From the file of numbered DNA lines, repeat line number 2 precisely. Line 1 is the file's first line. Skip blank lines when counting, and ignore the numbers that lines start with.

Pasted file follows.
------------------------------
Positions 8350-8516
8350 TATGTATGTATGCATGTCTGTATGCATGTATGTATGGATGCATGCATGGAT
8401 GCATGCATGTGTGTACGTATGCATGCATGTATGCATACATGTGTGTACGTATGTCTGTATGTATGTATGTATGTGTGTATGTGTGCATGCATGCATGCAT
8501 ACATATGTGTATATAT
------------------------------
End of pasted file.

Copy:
8350 TATGTATGTATGCATGTCTGTATGCATGTATGTATGGATGCATGCATGGAT